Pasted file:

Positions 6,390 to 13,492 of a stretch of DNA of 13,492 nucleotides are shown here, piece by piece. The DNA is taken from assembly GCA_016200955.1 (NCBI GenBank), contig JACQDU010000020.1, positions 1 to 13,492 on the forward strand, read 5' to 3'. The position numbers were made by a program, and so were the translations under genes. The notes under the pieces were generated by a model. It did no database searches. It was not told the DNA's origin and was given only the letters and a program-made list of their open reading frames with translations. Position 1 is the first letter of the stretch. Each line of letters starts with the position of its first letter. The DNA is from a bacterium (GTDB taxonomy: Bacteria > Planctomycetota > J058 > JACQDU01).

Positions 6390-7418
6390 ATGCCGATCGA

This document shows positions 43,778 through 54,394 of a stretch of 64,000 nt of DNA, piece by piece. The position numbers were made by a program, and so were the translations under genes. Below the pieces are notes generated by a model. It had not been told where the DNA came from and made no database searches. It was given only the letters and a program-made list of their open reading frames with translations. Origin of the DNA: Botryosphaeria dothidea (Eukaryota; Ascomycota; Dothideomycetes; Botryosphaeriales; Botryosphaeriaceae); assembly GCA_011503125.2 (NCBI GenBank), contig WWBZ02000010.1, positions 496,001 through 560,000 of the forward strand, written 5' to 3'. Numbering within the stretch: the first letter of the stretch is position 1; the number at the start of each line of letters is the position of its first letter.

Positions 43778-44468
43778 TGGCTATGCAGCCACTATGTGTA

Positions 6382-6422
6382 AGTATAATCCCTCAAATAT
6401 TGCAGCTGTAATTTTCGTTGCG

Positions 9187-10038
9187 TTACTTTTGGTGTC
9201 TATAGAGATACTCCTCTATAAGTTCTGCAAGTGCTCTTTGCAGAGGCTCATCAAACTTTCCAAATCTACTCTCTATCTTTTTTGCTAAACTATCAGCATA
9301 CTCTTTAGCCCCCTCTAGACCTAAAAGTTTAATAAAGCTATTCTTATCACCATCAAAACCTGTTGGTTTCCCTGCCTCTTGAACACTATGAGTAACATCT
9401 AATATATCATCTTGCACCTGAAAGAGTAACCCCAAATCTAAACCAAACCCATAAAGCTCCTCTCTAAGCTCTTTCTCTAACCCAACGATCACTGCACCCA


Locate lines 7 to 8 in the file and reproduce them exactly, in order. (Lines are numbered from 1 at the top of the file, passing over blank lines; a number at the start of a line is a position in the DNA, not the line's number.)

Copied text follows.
Positions 6382-6422
6382 AGTATAATCCCTCAAATAT